U.S. MarketFlash | Economic Watch: GDP Growth Falls Below Consensus; Higher Interest Rates in 2017 Still Likely
January 27, 2017
Executive Summary: Preliminary Gross Domestic Product (GDP) figures for Q4 2016 indicate that the U.S. economy grew by 1.9% at an annualized rate. This preliminary figure fell below consensus opinion of 2.2%. Real GDP rose 1.6% in 2016 compared with 2.6% in 2015, marking the weakest year since 2011.
Fed Watch: Q4 2016 GDP growth slowed from the third quarter’s strong gain. Combined with slowing core inflation (the core PCE price index rose only 1.3% in Q4, down from 1.7% in Q3), this lower level of economic growth modestly decreases the odds of rapid Fed interest rate increases. Given increased growth expectations and strong wage inflation in 2017, three Fed Funds Rate increases in 2017 appear most likely, barring an unexpected economic shock.
Interest Rate Impact on CRE: As noted in a recent CBRE MarketFlash, the spike in interest rates since the Nov. 8 election has had modest impact on CRE pricing—an approximate 3% decrease in value for about only 30% of transactions to date. Higher interest rates will put more pressure on cap rates, but stronger growth expectations from the new administration’s policies will offset their rise if those policies stimulate more tenant demand. Industrial real estate is best poised to weather interest rate increases, with strong rent growth expectations.
Diversified Growth. The increase in real GDP included contributions from almost all areas—consumption, housing, inventories, business investment and state and local government spending.
Business Spending. A 1.0% increase in inventories in Q4 shows that businesses are confident the economy will continue to grow at sustainable rate.
Consumer Strength. Though personal consumption expenditures and personal disposable income grew more slowly in Q4, growth in real wages by more than 2% bodes well for consumption going forward.
Consumer Confidence. The January 2017 University of Michigan Consumer Confidence Index rose to its highest level in 12 years.
Single-Family Strength. Residential real estate investment increased by 10.2% in Q4, as total housing starts capped off the strongest year since 2007. Multifamily has been the primary driver in residential construction.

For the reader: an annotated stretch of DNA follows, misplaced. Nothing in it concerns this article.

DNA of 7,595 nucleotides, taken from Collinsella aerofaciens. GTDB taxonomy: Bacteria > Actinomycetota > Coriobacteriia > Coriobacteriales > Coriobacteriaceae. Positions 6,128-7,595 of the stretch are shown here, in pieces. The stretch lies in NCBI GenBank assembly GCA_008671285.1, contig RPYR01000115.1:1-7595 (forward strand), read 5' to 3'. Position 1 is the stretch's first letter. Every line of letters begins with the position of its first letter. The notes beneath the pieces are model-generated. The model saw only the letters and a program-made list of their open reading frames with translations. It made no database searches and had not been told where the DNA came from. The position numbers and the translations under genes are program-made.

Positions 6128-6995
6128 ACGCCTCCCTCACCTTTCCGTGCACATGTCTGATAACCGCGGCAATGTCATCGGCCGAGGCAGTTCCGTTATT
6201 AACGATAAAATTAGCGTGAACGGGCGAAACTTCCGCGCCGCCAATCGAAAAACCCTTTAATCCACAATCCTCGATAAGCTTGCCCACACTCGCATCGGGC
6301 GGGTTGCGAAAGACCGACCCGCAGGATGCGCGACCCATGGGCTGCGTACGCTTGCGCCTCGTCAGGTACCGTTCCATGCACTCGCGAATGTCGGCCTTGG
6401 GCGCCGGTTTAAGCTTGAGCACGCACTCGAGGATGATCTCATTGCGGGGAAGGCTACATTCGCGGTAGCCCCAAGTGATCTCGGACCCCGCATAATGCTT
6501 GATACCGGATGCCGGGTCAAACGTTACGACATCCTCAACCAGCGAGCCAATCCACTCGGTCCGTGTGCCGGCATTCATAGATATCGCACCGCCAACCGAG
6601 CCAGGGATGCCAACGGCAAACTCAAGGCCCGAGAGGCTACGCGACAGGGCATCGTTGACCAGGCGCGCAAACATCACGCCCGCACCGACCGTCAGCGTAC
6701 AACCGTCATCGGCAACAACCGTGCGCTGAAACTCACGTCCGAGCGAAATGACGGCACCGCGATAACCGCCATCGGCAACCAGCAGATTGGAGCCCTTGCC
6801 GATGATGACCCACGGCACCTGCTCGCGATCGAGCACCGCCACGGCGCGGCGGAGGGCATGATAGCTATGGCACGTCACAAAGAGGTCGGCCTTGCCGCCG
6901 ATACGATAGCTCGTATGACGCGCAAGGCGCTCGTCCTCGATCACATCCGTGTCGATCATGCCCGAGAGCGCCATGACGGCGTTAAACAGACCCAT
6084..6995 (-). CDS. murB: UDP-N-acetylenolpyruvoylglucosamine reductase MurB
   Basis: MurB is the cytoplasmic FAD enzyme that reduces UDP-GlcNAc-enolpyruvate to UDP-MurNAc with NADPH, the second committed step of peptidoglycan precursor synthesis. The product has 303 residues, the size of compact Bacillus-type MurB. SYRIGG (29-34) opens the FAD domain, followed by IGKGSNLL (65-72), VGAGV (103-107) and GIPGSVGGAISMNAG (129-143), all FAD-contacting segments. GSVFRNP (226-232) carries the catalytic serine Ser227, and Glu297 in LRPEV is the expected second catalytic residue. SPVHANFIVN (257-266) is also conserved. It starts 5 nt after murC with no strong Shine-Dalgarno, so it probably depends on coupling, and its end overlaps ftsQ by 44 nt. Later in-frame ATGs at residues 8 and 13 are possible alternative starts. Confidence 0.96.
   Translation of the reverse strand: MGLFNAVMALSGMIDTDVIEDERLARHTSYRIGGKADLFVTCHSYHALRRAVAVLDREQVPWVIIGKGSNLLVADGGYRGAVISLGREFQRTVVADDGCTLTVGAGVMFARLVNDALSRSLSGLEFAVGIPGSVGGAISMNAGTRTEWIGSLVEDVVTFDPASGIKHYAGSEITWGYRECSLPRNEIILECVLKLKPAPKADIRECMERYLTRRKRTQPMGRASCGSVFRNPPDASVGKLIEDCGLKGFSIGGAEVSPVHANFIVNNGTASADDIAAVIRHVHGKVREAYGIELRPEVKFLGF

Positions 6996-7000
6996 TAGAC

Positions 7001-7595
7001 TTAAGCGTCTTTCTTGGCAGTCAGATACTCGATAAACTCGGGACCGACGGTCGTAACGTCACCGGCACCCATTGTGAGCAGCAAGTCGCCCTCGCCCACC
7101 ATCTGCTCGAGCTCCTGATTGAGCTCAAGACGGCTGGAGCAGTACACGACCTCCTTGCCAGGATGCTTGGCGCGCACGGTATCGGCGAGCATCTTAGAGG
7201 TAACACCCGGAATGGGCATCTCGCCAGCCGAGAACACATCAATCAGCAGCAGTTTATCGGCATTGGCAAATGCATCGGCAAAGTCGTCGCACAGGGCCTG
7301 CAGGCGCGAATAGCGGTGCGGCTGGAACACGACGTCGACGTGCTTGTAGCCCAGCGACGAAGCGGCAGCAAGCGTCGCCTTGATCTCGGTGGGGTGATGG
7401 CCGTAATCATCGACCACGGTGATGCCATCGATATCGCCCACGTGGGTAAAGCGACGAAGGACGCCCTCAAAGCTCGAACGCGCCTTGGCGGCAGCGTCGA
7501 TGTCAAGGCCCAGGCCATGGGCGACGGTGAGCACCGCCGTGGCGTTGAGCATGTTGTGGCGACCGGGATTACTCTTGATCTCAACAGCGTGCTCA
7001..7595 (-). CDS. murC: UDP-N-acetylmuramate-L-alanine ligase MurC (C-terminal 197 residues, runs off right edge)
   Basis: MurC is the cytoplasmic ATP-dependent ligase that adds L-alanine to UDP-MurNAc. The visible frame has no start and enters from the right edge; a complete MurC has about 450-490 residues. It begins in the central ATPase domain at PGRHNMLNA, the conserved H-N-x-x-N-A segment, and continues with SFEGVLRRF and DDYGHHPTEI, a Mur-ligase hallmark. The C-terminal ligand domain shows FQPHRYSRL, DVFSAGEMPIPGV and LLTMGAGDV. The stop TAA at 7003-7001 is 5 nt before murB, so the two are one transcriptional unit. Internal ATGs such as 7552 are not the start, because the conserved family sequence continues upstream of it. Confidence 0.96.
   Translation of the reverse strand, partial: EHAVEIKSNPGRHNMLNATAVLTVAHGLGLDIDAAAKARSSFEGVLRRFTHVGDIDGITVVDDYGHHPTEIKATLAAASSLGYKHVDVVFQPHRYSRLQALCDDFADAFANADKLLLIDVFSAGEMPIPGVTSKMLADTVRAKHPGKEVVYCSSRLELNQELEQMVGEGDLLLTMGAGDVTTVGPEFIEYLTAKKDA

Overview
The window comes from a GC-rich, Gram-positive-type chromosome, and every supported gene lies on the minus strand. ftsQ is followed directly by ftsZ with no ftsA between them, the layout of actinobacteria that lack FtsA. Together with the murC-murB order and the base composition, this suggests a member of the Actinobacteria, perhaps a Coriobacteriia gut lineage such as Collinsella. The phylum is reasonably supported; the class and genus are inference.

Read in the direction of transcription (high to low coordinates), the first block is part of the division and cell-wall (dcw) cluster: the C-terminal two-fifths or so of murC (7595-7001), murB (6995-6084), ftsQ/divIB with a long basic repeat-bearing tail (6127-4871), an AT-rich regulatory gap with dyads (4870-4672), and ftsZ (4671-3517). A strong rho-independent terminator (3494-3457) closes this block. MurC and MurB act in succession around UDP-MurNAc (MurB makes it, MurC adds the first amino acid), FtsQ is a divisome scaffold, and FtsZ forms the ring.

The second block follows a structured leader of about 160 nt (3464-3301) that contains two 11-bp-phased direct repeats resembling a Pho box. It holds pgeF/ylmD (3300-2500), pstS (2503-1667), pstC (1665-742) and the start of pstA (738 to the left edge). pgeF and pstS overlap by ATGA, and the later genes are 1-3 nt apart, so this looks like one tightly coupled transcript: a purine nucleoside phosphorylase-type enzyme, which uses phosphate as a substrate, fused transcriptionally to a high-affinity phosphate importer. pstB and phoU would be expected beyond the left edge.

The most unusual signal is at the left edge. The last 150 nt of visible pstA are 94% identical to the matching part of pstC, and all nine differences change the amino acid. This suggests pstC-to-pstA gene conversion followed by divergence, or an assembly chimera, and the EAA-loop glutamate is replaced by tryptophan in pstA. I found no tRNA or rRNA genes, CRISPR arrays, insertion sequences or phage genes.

Strong Dollar Impacted Trade. The deceleration in growth was caused by a slowdown in exports, an increase in imports and lower federal spending. Exports fell by 4.3% in Q4, since the Q3 number was inflated by a one-off jump in soybean exports.
Trade Protectionism. The higher trade deficit may increase the risk of more restrictive trade policies from the new administration. Such policies could lead to inflationary pressures and higher interest rates.
Retail: Strong wage growth and consumer confidence will continue to drive improved retail sales. The tightening of monetary policy will place upward pressure on the U.S. dollar, which may impact tourism and luxury-goods consumption.
Retail Investor Sentiment: There has been a lot of negative sentiment recently about retail, which we believe is misplaced. While there is clear weakness in Class B and C malls, this does not extend to the broader retail asset class that had a very strong 2016 and has strong rent growth prospects for 2017 (see CBRE’s Q4 2016 Retail MarketView Snapshot).
Office: Increased growth expectations for 2017 and 2018 may stimulate additional occupier demand. However, the growing skills mismatch in the U.S. labor force will likely result in slower employment growth in 2017, which may temper the scope of any growth.
Industrial: 2016 was a strong year for industrial real estate, and the market remains well-positioned. Technology continues to generate growing demand, but performance may be impacted by U.S. trade policy as imports are generally a better indicator of demand than exports.
Multifamily: The tight labor market is boosting wages and could bring more people into the workforce, particularly millennials who favor renting over owning their homes. Though we are late in the cycle and are seeing softening of rent growth, limited affordable single-family construction is expected to funnel more demand to multifamily.